Ah, it's 1998 again I see...
"Everything has been said before, but since nobody listens we have to keep going back and beginning all over again." André Gide
So if there is a noticable diferance in cables at what range of speaker would one hear it....?
I seem to remember an old thread about high end speaker wires,did you purchase some cno?
I have some Cardas Golden Cross, which I got at really good money. In Europe, at full price, they are much more expensive than they are in The States.
I would imagine that they have replaced some quality speaker cable cno,so could you explain the improvemant?
PanasonicTX-P46GT30B..Yamaha RX-A1010...Music Fidelity M3i...OPPO105EU...KEFR100/R200C/3001SE/HTB2SE...SkyHD2TB...QED Copper Speaker Cable /HDMI/Analogue...PS3...IPAD2
They replaced some good off-the-reel stuff my dealer uses for the dearer instal work....they have a cheaper one as well. It's probably equivelent to a mid-range Chord cable. The i/c was either Linn Black or Linn Silver.
The Golden Cross is the cable equivalent to a valve amp. It is detailed, organic and slightly warm. It is a cable that is good for digitalitis and has no listening fatigue. It is the exact opposite of Nordost.
The usual cliches apply ie. it's a very "silent" cable with a low noise floor (if that's the right way of putting it), with a detailed sweet treble, glorious mid-range and deep powerful bass. The Golden Reference is more neutral and detailed, and the Clear is much more honest and neutral again.
There are several good reviews of it on the web if you google it, which I think are reasonably accurate.
Cardas, especially the older ranges (Cross, Golden Series), is a good choice if your system is a bit hard and brittle sounding....it's just a pity that it costs so much over here, unless you can get it 2nd hand, or ex-dem from Audiofreaks.
How woul;d you rate it against the Tellorium range?
That's a little bit like asking if you prefer Astin Martin or Ferrari.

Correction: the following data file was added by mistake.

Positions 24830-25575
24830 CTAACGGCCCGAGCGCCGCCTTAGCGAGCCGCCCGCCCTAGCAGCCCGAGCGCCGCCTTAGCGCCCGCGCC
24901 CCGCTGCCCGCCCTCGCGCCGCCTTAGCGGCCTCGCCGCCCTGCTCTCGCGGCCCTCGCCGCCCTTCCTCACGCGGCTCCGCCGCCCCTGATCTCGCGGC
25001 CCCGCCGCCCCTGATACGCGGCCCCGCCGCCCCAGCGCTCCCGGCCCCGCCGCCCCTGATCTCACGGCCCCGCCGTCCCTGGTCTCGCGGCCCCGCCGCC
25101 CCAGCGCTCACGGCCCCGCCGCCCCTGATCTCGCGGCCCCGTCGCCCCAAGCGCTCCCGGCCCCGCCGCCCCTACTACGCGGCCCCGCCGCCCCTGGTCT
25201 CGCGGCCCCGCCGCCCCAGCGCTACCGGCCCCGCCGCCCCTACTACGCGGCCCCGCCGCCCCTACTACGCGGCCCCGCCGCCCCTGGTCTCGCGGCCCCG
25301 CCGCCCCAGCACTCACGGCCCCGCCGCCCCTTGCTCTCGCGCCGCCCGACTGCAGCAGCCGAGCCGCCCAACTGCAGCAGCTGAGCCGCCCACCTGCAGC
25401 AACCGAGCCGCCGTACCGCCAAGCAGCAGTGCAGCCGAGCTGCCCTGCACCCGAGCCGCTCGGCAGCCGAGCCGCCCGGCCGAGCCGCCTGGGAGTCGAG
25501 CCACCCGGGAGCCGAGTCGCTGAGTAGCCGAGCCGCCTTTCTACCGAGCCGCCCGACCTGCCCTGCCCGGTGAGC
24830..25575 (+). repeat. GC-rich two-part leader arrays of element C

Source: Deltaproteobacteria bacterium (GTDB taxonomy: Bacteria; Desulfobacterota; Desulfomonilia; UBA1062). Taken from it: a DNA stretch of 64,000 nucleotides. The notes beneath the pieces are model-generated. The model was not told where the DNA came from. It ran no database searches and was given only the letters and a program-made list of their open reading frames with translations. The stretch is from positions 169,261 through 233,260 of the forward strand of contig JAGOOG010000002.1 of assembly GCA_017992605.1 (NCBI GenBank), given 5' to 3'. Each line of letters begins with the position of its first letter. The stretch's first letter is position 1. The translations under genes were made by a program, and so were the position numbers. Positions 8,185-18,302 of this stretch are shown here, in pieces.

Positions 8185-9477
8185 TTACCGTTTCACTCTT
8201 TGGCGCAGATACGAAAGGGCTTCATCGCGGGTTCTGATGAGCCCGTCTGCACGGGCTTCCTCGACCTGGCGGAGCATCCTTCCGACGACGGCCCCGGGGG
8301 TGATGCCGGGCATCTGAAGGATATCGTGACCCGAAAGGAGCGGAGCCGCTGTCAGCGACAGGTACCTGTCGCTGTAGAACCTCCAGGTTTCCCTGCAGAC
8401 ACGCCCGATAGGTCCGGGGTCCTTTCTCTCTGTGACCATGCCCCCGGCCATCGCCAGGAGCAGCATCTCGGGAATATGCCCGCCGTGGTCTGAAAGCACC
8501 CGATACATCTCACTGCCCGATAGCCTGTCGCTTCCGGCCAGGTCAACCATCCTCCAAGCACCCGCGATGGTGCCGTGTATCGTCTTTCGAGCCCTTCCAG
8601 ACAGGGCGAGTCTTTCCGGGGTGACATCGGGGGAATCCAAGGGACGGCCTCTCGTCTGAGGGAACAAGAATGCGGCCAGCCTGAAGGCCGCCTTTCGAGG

In my system, I prefer Cardas. With warmer speakers or a Valve amp, I would prefer TQ, which is a little cleaner and faster (Ultra Black / Graphite).
I haven't done back to back tests with Vertere and TQ, but from what I've heard, Vertere might even be better.
My aim is only to raise interest in products that I think are a "cut above", in order to encourage people to go and check it out for themselves.
IMO. Buying British brands (Atlas / Vertere / TQ etc) brings better value than those that come from The States (we usually pay the same in £s as they pay in $ ).
Hey, how many times must we re-run this?
Some believe, some dont.
This post has been done before and its now like religion or politics, best not discussed at dinner parties.
Shall we treat the forum as a dinner party?
System1-Roksan Kandy L3 amp, Audiolab 8200 CD, B&W CM8's, Sonos zp90, Appletv for spotify via macbook pro. Russ Andrews Classic PowerKord on Roksan & Audiolab.
System2-Marantz cd603, airplay via mac, Sonos zp90, Q Acoustics 2010
Home cinema-Pioneer vsx2020, virgin tivo, Boxee, pioneer bluray, humax hdsat pvr, kef3005 speakers, wdtv live, lg590 50 TV
Games room- pana 42" tv, ps3, sony reciever, humax freeview box, ma speakers, Sonos zp90
Master bedroom- Sonos zp120, Cyrus CD8 SE, Linn Kelidh speakers, Pioneer 26" tv, Panasonic bluray, virgin tv box. All rooms fed 30 mb broadband via homeplugs